On Tuesday, March 21, 2023, three elevator mechanics were injured when an elevator car they were performing maintenance on suddenly fell three stories. New York City’s Department of Buildings (DOB) is investigating the accident.
The incident occurred at the city’s second-tallest office building, One Vanderbilt, a 93-story skyscraper that opened in September 2020. The three workers were reportedly performing a software update on an external elevator used for the building’s observation deck, SUMMIT One Vanderbilt. As they worked, the elevator suddenly fell about three stories, landing at the bottom of its track on the 93rd floor. The three workers reportedly suffered injuries but declined medical attention at the scene of the accident.
The impact of the elevator landing caused the building to shake aggressively, which was felt by office workers throughout the building. The shaking sent frightened workers running out onto Madison Avenue. One worker shared on Twitter that “[the building] felt like the floor dropped 5 feet and continued to bounce.”
The DOB reported no damage was done to the building and there were no public safety risks posed to those inside or outside the building. The observation deck was closed to the public at the time of the accident. According to NBC New York, the elevator involved in this incident will need to be fixed, but building officials claim there were no major issues.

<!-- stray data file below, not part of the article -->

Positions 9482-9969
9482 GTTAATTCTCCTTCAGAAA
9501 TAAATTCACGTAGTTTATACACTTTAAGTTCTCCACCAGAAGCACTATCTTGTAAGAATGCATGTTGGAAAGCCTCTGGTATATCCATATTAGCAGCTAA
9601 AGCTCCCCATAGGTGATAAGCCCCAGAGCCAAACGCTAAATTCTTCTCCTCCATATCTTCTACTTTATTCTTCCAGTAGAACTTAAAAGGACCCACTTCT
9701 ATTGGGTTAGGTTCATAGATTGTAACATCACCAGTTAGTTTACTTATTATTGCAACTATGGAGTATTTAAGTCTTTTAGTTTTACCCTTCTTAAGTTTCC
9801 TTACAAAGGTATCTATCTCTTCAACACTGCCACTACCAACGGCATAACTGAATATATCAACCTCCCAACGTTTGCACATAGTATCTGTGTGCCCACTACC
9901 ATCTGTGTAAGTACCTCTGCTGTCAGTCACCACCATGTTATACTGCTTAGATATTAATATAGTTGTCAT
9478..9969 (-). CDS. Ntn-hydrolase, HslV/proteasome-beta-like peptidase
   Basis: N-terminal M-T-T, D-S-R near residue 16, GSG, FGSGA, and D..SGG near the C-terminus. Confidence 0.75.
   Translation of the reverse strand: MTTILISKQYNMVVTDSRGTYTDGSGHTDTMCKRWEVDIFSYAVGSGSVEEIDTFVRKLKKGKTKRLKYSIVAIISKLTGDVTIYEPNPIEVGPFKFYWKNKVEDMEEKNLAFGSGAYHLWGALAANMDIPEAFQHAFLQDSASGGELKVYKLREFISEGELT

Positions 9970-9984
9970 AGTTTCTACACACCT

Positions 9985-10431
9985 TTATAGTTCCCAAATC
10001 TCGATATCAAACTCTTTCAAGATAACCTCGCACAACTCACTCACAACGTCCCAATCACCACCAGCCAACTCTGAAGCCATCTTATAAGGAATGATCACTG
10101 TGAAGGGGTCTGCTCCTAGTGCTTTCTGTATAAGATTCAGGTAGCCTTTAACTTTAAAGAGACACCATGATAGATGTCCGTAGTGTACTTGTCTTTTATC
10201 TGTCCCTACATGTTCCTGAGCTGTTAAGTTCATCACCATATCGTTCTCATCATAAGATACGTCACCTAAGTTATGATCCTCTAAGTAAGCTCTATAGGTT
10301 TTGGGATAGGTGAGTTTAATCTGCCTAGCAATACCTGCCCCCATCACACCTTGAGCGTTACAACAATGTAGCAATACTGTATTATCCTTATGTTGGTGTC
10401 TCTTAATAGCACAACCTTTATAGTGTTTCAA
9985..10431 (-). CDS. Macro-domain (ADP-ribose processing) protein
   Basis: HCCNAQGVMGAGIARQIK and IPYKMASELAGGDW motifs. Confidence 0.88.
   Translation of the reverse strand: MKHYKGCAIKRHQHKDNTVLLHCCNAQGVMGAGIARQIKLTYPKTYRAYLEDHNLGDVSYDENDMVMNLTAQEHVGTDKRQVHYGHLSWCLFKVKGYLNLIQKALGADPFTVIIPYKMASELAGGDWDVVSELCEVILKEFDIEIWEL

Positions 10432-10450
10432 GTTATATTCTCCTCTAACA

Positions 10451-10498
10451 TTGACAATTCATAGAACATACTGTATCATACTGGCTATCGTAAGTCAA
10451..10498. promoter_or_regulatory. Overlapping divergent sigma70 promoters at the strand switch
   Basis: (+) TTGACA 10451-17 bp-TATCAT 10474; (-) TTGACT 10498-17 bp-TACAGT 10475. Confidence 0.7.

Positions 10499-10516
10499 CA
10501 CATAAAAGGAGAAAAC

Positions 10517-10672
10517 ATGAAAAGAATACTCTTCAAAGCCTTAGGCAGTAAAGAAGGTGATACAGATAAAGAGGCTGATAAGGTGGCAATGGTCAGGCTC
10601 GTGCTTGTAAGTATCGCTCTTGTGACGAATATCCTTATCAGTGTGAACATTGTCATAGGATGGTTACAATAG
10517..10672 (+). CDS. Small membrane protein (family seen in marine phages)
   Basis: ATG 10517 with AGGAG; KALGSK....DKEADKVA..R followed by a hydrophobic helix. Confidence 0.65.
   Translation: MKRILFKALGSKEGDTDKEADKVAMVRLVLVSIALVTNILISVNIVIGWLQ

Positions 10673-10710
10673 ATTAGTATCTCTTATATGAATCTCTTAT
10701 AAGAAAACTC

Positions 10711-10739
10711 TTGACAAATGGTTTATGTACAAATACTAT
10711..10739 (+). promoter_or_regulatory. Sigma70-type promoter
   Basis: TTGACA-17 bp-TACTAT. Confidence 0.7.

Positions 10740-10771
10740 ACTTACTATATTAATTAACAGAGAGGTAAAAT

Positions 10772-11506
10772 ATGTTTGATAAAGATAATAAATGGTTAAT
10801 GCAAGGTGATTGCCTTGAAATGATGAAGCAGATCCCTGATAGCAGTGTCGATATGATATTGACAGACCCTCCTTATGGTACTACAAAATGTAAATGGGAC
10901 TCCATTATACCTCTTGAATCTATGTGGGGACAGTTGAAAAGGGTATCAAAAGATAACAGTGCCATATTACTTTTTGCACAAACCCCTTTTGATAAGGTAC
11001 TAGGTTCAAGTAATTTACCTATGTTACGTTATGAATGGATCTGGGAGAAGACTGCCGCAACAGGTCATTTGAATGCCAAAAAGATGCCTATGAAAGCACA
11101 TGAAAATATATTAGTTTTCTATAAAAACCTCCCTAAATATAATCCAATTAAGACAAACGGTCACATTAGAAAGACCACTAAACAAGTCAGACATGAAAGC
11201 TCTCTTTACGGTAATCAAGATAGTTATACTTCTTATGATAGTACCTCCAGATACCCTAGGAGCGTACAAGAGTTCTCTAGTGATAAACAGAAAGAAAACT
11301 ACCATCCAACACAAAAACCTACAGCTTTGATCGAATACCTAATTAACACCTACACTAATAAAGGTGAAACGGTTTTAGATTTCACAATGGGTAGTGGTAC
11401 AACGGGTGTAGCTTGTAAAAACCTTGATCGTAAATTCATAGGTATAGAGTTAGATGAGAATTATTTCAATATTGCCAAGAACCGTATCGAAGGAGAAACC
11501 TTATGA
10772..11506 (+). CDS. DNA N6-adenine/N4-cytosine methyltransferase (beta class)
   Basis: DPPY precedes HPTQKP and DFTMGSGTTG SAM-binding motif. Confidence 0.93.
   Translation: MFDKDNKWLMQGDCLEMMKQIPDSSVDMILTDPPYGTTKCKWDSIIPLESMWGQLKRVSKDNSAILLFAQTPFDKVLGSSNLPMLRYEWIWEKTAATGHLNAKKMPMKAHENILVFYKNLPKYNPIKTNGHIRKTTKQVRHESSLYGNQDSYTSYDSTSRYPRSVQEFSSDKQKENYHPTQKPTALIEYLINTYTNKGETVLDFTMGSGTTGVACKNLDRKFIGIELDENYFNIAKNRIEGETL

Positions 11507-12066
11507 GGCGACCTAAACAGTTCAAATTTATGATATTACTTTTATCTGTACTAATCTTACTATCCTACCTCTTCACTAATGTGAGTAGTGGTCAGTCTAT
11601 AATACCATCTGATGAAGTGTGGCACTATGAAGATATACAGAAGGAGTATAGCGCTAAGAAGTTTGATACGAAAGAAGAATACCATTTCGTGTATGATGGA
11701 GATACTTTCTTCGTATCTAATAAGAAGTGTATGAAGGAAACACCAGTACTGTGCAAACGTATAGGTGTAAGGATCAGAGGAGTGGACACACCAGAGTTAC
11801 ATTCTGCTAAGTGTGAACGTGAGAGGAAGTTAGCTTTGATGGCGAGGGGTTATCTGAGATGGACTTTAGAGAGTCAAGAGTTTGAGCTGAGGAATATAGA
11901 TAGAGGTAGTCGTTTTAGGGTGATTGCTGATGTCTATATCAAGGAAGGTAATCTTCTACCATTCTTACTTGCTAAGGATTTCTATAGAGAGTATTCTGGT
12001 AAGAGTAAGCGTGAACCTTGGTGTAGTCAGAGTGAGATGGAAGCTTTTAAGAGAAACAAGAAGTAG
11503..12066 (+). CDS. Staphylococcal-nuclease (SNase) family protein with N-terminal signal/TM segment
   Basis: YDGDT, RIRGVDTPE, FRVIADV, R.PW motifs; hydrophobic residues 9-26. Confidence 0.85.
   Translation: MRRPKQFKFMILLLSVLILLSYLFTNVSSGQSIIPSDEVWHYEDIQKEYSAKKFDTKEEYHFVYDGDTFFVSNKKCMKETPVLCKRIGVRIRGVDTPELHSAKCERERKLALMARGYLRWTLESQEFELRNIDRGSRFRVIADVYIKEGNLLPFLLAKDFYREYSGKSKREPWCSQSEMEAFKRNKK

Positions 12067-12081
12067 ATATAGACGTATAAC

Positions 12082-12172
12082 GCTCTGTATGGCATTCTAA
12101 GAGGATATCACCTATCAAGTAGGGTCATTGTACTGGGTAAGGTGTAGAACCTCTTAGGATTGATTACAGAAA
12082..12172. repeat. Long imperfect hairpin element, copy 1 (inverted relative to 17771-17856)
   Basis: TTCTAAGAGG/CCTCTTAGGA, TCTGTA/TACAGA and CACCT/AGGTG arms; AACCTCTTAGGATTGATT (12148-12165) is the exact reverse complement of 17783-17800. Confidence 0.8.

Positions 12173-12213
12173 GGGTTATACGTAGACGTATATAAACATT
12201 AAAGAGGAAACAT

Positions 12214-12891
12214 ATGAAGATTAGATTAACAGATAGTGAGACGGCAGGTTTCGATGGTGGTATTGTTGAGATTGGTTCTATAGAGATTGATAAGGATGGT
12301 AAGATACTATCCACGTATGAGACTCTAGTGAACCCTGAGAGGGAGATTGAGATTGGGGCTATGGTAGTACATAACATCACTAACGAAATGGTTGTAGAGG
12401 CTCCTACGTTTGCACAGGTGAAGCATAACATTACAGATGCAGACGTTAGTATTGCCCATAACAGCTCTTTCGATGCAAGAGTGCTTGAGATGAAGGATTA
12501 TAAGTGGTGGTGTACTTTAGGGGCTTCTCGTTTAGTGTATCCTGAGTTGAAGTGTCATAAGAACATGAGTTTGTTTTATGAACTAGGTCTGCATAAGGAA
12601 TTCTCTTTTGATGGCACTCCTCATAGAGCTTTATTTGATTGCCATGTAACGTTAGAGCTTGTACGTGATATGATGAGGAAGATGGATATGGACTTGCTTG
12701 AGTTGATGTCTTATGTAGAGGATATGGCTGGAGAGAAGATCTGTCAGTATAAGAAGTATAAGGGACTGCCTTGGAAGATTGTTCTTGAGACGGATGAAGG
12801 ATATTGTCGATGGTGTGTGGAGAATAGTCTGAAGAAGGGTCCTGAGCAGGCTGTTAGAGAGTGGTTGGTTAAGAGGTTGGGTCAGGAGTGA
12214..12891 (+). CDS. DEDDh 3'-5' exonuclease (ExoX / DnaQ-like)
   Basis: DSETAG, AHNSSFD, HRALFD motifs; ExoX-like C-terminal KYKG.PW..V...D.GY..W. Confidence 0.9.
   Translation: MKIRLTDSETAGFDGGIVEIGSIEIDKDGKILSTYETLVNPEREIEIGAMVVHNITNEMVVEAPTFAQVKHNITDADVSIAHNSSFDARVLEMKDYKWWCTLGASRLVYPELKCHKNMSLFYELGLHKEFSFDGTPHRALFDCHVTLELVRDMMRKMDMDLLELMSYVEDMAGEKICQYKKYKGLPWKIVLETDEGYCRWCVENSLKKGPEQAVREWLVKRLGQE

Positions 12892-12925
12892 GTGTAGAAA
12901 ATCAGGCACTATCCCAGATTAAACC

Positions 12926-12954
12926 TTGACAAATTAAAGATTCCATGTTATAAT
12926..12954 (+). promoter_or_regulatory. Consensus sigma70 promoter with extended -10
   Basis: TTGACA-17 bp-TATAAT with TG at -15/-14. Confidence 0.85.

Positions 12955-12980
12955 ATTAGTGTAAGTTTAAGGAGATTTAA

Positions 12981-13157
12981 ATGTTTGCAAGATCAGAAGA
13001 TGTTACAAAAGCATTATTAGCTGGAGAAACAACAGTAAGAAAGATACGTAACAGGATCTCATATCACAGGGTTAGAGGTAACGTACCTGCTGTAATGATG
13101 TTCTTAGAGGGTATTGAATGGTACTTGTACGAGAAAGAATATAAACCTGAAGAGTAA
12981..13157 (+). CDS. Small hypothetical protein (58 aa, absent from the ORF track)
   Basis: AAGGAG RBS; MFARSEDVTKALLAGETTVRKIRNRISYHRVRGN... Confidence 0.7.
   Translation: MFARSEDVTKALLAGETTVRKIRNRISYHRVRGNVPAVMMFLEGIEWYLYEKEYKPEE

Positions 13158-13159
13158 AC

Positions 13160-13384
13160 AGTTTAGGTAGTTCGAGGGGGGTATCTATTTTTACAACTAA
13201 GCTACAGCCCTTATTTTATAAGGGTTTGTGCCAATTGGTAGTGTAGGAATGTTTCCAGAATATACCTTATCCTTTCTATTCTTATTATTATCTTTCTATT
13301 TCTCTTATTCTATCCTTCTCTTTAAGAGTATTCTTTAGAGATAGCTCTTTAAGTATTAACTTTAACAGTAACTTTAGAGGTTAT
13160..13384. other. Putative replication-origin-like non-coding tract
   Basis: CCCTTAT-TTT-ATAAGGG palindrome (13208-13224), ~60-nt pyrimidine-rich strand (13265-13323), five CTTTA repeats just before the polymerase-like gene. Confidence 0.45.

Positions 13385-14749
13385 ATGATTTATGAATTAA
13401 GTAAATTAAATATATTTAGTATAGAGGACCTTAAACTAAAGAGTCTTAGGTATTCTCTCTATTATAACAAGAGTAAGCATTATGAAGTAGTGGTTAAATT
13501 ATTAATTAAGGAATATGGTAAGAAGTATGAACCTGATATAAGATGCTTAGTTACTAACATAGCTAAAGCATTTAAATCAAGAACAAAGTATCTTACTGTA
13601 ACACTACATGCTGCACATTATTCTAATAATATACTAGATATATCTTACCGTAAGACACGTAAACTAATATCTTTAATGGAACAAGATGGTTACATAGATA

The Importance of Elevator Safety
An elevator accident can have potentially catastrophic consequences for those involved. In New York State, local laws govern various aspects of elevator safety, including installation, inspection, and maintenance. It is crucial that maintenance companies, property owners, general contractors, and other responsible parties adhere to all safety rules and regulations to prevent serious accidents from happening.
The U.S. Bureau of Labor Statistics and the Consumer Product Safety Commission determined that elevators and escalators cause about 30 deaths a year in the United States, as well as an astounding 17,000 injuries. New York City faces a substantial part of this risk, since the New York City Department of Buildings (DOB) has over 70,000 passenger elevators in its jurisdiction. The DOB estimates that people in the city take up to one billion elevator trips annually.
NYC Building Codes dictate that elevators should undergo inspections twice a year. Furthermore, these inspections must be done by a third-party agency, without advance notice. Rigorous maintenance is also mandatory, which includes permits, logs, and contracts with elevator agencies approved by the DOB.
The “Elevator Safety Act” added much-needed legislation regarding elevator operations when it was passed in 2020, requiring workers to be licensed by New York State. The New York State Department of Labor lists six separate licenses relating to this type of work.
Advocacy for Victims of Elevator-Related Accidents
With proper legal representation, people injured by faulty elevators can potentially recover financial compensation. At Block O’Toole & Murphy, our attorneys have a wealth of knowledge, experience, and results surrounding elevator accidents.
Notable case results include:
- $7,200,000 wrongful death settlement for the family of a Brooklyn resident who suffered fatal injuries when he fell down an elevator shaft while attempting to escape a stuck elevator
- $7,000,000 settlement for a worker who suffered serious injuries requiring surgery after falling 30 feet down an elevator shaft
- $5,500,000 settlement for a truck driver who was injured when he was struck by the metal gate of a freight elevator while making a delivery
To speak with one of our skilled elevator accident attorneys today, call 212-736-5300 or fill out our contact form online. We serve New York and New Jersey.